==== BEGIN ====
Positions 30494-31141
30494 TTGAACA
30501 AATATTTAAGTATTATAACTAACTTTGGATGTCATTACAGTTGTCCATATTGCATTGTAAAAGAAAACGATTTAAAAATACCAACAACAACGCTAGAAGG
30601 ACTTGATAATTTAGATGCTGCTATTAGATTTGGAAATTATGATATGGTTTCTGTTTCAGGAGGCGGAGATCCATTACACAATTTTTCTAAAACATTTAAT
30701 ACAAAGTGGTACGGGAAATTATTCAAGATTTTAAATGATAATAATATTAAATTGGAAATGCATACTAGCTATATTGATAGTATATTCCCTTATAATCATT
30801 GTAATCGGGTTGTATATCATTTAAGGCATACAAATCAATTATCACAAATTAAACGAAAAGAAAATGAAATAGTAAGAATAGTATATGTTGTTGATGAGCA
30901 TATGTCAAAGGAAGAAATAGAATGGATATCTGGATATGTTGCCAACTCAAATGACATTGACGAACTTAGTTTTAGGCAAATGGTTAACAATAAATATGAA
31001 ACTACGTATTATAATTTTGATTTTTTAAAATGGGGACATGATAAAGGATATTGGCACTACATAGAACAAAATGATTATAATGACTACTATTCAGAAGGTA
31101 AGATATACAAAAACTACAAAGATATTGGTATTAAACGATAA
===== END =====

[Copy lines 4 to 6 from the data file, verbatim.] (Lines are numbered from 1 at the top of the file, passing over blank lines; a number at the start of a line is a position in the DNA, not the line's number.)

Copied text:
30601 ACTTGATAATTTAGATGCTGCTATTAGATTTGGAAATTATGATATGGTTTCTGTTTCAGGAGGCGGAGATCCATTACACAATTTTTCTAAAACATTTAAT
30701 ACAAAGTGGTACGGGAAATTATTCAAGATTTTAAATGATAATAATATTAAATTGGAAATGCATACTAGCTATATTGATAGTATATTCCCTTATAATCATT
30801 GTAATCGGGTTGTATATCATTTAAGGCATACAAATCAATTATCACAAATTAAACGAAAAGAAAATGAAATAGTAAGAATAGTATATGTTGTTGATGAGCA